The Sunshine Skyway and Courtney Campbell Parkway were closed. The westbound lane of the Gandy Bridge was closed after a power line fell.
Tampa International Airport and St. Petersburg-Clearwater International Airport were closed. Both planned to reopen early this morning. Residents with flights scheduled should call their airline.
The Tampa Bay Devils Rays canceled a game against the Toronto Blue Jays, and Busch Gardens in Tampa closed. Many stores and restaurants never opened or had shortened hours.
Owners of Shaner's Land & Sea Market in St. Pete Beach vowed to stay open as long as they could before the storm surge threatened. They had planned to open at 8 a.m., but a line of people gathered there by 7:30 a.m.
Five hours later, owner Michael Shaner said the market had lost power 10 times, but the kitchen stayed open.
"We've got a full kitchen," he said. "They've got to eat, and we're here to do business."
Initial reports showed Jeanne caused minimal damage _ apparently less than when Frances plodded through the bay area over a soggy Labor Day weekend.
In northeastern Hillsborough, which saw sheets of horizontal rain at times, most of the damage was to psyches. People drove for miles to find a business open _ anything to get out of the house.
"I'm just tired of hurricanes," said Chris Walther, 28, after waiting 30 minutes for food at Taco Bell on Bruce B. Downs Boulevard.
Nathan Pinner had planned to ride out the storm at the Life of Reilly Trailer Court on Gandy Boulevard in Tampa, but Sunday morning, he decided not to risk it. Pinner, 31, hurriedly shoved ice into a cooler as he prepared to head to a friend's sturdier house.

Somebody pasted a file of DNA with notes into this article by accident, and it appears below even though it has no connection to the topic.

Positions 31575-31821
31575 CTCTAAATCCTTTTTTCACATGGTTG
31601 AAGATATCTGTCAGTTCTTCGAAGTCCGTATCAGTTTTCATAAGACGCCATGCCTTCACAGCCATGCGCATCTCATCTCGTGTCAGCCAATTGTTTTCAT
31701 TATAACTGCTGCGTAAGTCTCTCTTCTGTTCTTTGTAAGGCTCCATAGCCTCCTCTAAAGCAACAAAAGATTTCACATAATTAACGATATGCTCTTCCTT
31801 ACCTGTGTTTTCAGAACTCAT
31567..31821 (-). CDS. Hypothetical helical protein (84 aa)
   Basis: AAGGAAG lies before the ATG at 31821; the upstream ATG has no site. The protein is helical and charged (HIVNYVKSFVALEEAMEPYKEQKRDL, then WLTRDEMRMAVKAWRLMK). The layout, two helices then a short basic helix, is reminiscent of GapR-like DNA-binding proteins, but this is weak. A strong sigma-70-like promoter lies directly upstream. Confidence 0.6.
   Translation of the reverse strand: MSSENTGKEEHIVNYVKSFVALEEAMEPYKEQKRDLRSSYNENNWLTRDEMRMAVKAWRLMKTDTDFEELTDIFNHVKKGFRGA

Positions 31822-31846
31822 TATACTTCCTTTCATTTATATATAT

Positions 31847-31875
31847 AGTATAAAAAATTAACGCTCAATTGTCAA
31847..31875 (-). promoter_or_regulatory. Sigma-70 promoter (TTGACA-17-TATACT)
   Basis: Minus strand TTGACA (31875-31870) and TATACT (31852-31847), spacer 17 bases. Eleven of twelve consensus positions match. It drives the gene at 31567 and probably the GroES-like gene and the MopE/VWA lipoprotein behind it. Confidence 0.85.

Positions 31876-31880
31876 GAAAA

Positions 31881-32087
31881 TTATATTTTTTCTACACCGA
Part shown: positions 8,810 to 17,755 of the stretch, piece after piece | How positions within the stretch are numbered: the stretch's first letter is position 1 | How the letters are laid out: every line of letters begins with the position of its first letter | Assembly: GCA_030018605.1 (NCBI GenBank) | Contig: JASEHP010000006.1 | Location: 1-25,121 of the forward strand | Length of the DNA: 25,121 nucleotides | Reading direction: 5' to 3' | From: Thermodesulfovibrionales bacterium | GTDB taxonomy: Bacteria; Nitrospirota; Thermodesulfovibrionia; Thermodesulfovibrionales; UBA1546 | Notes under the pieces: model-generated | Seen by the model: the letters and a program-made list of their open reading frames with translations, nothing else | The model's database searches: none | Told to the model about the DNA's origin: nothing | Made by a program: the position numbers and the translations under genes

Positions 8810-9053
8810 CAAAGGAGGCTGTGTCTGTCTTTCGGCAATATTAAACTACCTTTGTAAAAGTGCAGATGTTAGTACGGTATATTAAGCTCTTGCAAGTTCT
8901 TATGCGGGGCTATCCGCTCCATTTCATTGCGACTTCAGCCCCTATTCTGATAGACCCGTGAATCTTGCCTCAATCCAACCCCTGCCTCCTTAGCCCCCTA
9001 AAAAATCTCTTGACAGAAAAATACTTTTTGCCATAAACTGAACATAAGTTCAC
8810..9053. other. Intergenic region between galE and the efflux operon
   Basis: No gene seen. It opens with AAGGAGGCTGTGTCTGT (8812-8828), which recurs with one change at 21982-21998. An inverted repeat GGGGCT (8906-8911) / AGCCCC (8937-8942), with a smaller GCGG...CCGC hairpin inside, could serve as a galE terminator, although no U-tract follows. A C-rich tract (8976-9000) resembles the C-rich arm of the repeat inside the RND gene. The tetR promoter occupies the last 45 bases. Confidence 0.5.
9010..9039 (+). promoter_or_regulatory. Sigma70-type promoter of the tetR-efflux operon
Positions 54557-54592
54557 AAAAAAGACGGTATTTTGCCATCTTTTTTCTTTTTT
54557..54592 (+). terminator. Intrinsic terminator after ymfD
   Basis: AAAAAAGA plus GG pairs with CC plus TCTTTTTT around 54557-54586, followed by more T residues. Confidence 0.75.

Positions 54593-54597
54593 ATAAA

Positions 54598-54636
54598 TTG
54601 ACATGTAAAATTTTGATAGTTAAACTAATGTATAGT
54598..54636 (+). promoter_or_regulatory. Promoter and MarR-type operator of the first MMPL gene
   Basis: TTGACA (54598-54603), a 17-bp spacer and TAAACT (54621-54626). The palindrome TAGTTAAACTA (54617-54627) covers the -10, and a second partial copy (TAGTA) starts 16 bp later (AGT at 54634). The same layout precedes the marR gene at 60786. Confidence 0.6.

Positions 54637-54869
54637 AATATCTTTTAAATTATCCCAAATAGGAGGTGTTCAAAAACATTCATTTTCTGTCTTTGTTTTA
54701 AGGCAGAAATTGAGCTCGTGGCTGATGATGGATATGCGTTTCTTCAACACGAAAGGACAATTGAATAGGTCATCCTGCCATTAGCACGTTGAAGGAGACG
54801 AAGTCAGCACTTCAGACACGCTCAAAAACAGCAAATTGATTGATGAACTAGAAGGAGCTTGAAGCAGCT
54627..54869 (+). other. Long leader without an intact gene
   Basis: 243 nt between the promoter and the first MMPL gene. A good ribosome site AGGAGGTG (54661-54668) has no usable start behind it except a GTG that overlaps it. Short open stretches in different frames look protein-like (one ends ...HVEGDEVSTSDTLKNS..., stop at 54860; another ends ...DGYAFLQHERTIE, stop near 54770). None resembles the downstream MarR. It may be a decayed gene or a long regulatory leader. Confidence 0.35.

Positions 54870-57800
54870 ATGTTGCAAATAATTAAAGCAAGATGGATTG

"All the other ones, we just barely got the outskirts of it," said Pinner, a half-eaten sandwich resting on his coffee table. "But with this one, we're not going to take any chances."
Tampa Bay residents went to bed Saturday night reassured by a forecast that showed Jeanne passing through Vero Beach, Kissimmee and Citrus County, 30 to 50 miles north of its eventual path, said Chris Sisko, meteorologist at the National Hurricane Center.
That forecast was based on the behavior of a high-pressure system hovering in the Atlantic Ocean, just off North Carolina. As the high moved farther out to sea, Jeanne was expected to move west underneath it, then curve northwest, then north, and finally northeast around the high's western edge.
During the night, however, the high-pressure system moved more slowly than expected, which delayed Jeanne's northwestly curve. Instead, the hurricane kept heading west _ right toward Hillsborough County.
At one point Sunday, the storm seemed as if it might even pass directly over downtown Tampa, but that was avoided when its northerly turn finally began.
Jeanne's 400-mile diameter system trudged across the state, passing northeast of Tampa and slicing through the North Suncoast.
Theresa Breedlove said she did not realize the storm had changed course and was caught when the rain began while she was walking to a friend's home Sunday morning.
She hid under a U.S. 19 overpass in Pinellas County expecting the shower to stop momentarily.
"I was scared," she said. "I was starting to pray and everything. I was crying and praying."
A Pinellas Park police officer rescued her and took her to a shelter, where she spent the day huddled under a towel and clutched a steaming cup of coffee.
Times staff writers Jay Cridlin, Carrie Johnson, Anne Lindberg, Jade Jackson Lloyd, William R. Levesque, Dong-Phuong Nguyen, Stephen Nohlgren, Catherine Shoichet, Letitia Stein, Will Van Sant and Abbie Vansickle contributed to this report.